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Journalists Say Press Freedom Has Suffered in Crimea

FILE - Armed men check journalists' documents around the regional parliament building in the Crimean city of Simferopol, March 1, 2014.

The Committee to Protect Journalists says it is alarmed by the media environment in Crimea, the Black Sea peninsula Russia annexed from Ukraine one year ago.

The New York-based global watchdog group said in a statement published on its website Thursday that the climate for press freedom had steadily deteriorated in Crimea since March 2014.

“Journalists covering the annexation of Crimea have been detained, interrogated and attacked, while news outlets have been raided and taken off the air,” CPJ noted. It said other journalists had been refused registration by Russia's state media regulator, Roskomnadzor.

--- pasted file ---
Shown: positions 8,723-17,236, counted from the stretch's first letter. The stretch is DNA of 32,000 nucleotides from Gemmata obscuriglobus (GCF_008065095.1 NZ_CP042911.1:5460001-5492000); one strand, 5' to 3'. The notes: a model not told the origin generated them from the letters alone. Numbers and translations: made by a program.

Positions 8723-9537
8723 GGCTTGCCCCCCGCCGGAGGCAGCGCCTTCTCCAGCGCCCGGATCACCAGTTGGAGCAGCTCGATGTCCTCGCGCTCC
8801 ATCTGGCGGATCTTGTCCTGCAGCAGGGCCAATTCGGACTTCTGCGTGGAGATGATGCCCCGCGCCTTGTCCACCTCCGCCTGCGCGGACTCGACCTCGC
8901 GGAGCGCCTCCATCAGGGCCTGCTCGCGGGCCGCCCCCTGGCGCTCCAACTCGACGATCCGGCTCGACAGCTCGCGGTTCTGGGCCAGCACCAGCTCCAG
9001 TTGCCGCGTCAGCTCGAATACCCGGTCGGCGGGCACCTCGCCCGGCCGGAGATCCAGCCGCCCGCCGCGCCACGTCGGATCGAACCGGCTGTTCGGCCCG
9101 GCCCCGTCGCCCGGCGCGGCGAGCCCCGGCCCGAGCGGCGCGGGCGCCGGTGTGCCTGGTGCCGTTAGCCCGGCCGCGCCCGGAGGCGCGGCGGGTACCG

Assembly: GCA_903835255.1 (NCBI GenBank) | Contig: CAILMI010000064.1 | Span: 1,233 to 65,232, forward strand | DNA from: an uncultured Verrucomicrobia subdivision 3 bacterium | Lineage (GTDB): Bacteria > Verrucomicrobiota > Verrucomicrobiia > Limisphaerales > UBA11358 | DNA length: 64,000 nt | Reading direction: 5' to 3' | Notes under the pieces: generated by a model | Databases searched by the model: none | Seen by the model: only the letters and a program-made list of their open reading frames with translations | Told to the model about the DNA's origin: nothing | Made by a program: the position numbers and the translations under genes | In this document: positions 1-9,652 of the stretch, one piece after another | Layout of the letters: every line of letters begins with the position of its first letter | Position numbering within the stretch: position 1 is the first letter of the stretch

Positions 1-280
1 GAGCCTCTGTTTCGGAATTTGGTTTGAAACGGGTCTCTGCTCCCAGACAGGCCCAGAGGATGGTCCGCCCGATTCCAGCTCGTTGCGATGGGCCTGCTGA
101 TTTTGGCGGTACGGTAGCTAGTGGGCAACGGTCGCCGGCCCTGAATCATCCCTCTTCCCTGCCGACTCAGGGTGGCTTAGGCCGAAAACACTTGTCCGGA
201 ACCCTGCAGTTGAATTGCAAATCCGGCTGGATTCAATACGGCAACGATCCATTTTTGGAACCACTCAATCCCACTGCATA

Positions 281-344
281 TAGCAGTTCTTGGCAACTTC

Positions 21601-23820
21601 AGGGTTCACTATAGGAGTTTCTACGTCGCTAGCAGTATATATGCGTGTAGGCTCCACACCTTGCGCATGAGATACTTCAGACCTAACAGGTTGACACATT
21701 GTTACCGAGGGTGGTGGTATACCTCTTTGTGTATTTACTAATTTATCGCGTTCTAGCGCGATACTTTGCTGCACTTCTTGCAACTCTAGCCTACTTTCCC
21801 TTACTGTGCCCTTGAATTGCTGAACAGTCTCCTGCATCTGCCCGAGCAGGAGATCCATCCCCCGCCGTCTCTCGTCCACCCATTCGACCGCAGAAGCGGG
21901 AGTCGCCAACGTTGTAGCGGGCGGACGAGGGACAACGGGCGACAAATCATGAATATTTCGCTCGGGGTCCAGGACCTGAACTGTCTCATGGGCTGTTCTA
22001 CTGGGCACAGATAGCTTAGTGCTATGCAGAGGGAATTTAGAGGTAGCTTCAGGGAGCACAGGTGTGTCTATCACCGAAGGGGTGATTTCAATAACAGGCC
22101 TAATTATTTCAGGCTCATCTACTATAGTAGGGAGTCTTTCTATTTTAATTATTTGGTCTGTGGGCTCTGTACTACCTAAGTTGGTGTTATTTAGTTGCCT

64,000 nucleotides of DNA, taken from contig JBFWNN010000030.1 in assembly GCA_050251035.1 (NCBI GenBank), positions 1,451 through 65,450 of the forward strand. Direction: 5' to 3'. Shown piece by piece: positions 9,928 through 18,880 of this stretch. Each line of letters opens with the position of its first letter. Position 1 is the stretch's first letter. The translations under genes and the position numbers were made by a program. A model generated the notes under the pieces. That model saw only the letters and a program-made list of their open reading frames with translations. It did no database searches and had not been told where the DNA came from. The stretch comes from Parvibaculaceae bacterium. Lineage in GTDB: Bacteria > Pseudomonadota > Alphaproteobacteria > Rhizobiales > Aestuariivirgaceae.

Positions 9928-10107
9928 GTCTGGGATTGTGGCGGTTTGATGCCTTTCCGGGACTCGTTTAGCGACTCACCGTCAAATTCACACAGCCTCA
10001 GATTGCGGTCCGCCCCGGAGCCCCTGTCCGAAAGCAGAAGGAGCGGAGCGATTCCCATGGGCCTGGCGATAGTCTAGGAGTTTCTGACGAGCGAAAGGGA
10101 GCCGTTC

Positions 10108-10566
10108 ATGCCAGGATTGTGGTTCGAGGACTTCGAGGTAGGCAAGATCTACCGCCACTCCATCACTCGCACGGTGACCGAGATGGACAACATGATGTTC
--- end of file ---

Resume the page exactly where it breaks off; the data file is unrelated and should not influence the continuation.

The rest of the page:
CPJ quoted Ukrainian journalists as saying Crimean news outlets faced repression under Russian “draconian laws.” It also quoted several Crimean journalists as saying they and their outlets had been forced to flee the region.

Journalists, human rights activists and news organizations, including those affiliated with Crimea's Tatar minority, have been constantly harassed since Crimea's annexation, CPJ said.

It called on Russian authorities to respect and protect “the right of all citizens of Crimea to access news and information reflecting a full range of viewpoints and languages."